MI Risk in Subclinical CAD? Both Extent and Stenosis Severity Matter
New population-based CCTA findings pave the way for grouping asymptomatic patients according to their underlying risk.
For middle-aged, asymptomatic adults, the risk of MI is eight times higher over 3 years in those with subclinical, obstructive coronary atherosclerosis as identified by coronary computed tomography angiography (CCTA) than in those without atherosclerosis, according to new Danish population data.
The results with regard to the identification of clinically silent obstructive and nonobstructive disease are in line with previous estimations in both the SCAPIS and FACTOR-64 studies—in this case, roughly two-thirds of the asymptomatic population had nonobstructive disease and 10% had obstructive disease (≥ 50% luminal stenosis), with most of the affected patients having nonextensive disease (less than one-third of the coronary tree).
But while the new data highlight the advantages of using CT technology to screen an otherwise healthy population, they also raise questions about the relative importance of obstructive versus nonobstructive diffuse subclinical disease.
“In people who are already undergoing CT for other clinical indications, [if] you see these high-risk features of the coronary atherosclerosis, I think it would be fair to say that that should somehow lead to referral to primary prevention clinics that can assist in understanding whether these people would benefit from having statins or at least [lifestyle] counseling,” senior author Klaus Fuglsang Kofoed, MD, PhD, DMSc (Copenhagen University Hospital-Rigshospitalet, Denmark), told TCTMD.
However, the data are not yet enough to support routine CT screening of the general population, he added.
The value of this study, according to Brendan M. Everett, MD (Brigham and Women's Hospital, Boston, MA), who was not involved in the research, is that it shows that the risk of subclinical atherosclerosis is related to “a combination not just of having obstructive lesions, but also [to] the extent of that coronary disease in the tree.” He told TCTMD that “whether or not it is ready to be used as a broadscale population screening [tool] remains to be seen, but what this tells us as cardiologists about the prevalence of this highly morbid and mortal disease is really fascinating and intriguing.”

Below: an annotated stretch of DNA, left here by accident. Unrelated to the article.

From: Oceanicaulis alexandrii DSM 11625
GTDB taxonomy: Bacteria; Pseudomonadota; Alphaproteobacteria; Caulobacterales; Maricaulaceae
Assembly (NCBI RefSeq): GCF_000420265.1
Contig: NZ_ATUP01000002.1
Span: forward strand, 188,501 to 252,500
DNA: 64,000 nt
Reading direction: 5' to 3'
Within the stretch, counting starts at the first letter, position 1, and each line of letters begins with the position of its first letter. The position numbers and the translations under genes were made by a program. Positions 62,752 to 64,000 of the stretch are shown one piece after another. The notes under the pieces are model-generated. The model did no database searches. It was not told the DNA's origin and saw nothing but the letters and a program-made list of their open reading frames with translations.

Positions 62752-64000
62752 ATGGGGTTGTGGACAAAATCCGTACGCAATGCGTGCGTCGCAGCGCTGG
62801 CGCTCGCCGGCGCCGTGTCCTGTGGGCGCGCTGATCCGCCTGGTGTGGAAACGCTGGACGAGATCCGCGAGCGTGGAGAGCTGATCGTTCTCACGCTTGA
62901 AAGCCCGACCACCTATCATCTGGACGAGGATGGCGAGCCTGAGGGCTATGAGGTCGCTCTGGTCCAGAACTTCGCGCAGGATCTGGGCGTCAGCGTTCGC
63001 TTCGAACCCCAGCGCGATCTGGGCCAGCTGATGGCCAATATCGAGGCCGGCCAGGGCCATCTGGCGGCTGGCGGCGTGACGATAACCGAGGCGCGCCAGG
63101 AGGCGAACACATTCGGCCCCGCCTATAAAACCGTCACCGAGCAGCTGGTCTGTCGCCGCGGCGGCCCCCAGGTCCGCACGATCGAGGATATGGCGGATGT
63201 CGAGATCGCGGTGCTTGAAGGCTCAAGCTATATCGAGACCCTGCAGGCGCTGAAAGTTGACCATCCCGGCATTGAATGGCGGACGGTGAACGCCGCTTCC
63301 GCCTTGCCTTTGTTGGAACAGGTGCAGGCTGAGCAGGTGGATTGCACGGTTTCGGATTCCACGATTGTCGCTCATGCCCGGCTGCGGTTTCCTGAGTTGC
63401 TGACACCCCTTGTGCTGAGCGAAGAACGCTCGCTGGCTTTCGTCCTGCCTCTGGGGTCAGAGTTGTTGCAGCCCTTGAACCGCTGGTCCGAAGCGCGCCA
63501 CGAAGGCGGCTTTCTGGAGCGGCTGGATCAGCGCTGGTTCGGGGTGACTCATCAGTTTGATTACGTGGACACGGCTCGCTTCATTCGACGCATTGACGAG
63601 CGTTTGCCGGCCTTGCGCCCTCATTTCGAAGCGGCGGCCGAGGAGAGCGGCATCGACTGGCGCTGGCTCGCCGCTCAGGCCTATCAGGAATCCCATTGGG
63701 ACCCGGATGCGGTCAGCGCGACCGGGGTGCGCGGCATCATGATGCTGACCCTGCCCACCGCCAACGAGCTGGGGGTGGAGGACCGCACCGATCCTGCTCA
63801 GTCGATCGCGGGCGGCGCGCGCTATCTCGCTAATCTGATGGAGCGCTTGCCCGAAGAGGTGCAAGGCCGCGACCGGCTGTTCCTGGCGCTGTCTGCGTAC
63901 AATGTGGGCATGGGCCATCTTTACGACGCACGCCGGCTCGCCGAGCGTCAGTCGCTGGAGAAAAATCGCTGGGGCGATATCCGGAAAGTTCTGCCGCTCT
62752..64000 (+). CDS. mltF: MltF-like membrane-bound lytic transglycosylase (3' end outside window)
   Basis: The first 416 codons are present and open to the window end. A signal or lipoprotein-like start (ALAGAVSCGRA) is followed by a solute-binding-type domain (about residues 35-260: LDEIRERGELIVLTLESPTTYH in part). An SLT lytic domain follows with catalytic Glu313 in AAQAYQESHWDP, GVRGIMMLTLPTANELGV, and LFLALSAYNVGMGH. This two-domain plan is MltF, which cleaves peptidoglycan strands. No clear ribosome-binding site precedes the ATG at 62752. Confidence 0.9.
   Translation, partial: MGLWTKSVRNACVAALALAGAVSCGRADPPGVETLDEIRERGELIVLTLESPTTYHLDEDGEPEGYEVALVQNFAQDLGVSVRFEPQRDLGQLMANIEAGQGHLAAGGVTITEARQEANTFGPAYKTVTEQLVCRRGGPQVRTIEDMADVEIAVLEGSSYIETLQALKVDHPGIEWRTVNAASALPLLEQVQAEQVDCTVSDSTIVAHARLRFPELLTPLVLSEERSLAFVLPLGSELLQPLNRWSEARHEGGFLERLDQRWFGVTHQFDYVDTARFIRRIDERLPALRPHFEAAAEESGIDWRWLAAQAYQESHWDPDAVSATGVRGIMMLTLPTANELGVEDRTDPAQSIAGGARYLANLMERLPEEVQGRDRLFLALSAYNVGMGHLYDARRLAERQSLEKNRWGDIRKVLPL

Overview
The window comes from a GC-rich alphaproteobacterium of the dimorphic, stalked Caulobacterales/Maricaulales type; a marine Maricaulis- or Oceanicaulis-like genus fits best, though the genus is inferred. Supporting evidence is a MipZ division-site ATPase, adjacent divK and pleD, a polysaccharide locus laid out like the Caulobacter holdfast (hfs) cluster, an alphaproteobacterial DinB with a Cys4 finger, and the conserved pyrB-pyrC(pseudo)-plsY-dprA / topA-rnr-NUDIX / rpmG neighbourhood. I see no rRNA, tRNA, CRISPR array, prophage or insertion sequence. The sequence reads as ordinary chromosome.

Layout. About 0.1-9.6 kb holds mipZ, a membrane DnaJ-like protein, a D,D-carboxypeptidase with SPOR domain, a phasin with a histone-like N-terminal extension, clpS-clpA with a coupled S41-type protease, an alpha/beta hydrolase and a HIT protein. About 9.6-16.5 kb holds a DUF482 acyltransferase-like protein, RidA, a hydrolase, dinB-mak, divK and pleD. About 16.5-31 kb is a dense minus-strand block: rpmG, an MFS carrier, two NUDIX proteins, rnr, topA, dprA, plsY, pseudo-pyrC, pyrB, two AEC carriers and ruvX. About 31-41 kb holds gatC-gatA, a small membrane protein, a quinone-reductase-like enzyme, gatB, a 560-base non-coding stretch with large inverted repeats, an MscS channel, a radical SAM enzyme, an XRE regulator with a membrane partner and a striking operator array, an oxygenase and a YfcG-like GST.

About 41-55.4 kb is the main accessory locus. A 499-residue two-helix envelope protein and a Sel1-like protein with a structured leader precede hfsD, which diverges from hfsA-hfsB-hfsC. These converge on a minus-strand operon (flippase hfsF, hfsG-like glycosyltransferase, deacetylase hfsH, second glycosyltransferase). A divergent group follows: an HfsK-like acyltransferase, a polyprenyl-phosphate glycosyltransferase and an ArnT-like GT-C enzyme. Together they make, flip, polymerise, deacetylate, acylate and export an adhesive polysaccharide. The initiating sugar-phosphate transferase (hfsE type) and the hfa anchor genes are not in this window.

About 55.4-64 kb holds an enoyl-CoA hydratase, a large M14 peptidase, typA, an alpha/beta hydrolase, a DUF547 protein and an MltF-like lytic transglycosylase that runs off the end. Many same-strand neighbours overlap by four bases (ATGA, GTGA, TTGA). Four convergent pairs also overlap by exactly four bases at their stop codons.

Biggest Risk With Obstructive Disease
For the study, published online today in the Annals of Internal Medicine, Kofoed, lead author Andreas Fuchs, MD, PhD (Copenhagen University Hospital-Rigshospitalet), and colleagues included 9,533 asymptomatic adults (mean age 60.2 years; 57.1% women) from the Copenhagen General Population Study without known ischemic heart disease. After undergoing CCTA between February 2010 and December 2018, 36% were found to have nonobstructive coronary atherosclerosis while 10% had obstructive disease, including 2% with multivessel disease or left main stenosis. Notably, subclinical atherosclerosis was found more frequently in men (61%) than in women (36%).
Over a median follow-up of 3.5 years, 193 participants died and MI was reported in 71. MI risk over time increased with both obstructive (adjusted RR 9.19; 95% CI 4.49-18.11) and extensive disease (adjusted RR 7.65; 95% CI 3.53-16.57). However, the highest risks were noted in those with both obstructive and extensive (adjusted RR 12.48; 95% CI 5.5-28.12) as well as obstructive and nonextensive coronary atherosclerosis (adjusted RR 8.28; 95% CI 3.75-18.32).
What this tells us as cardiologists about the prevalence of this highly morbid and mortal disease is really fascinating and intriguing. Brendan M. Everett
The composite secondary endpoint of death and MI increased with extensive disease, both nonobstructive (adjusted RR 2.70; 95% CI 1.72-4.25) and obstructive (adjusted RR 3.15; 95% CI 2.05-4.83).
While obstructive disease has been the focus of CVD research for more than half a century, nonobstructive, diffuse disease has more recently been identified as a key driver of morbidity and mortality in patients with subclinical atherosclerosis. As such, Kofoed said, “it was a little surprising” that obstructive disease ended up being associated with the highest risk of MI in this study. “Having said that, it just tells you that [there are] two different schools of thought saying obstructive disease is the only interesting thing [or] nonobstructive is the only is true information you need. Both these schools of thought, I would say, were correct in that [each] contributes to the risk of having a heart attack. . . To some extent, both of these features of the disease are very important,” he explained.
That extensive disease led to a higher risk of events is “not surprising as much as it is illustrative,” according to Everett. “That has probably been suggested by a lot of the data that we have seen from CAC studies where the extent of the calcium score gives you a sense of how high risk somebody is. The higher the calcium score, the higher risk they are. That probably is a proxy really just for the extent of disease and the distribution of the disease throughout the coronary tree,” he said.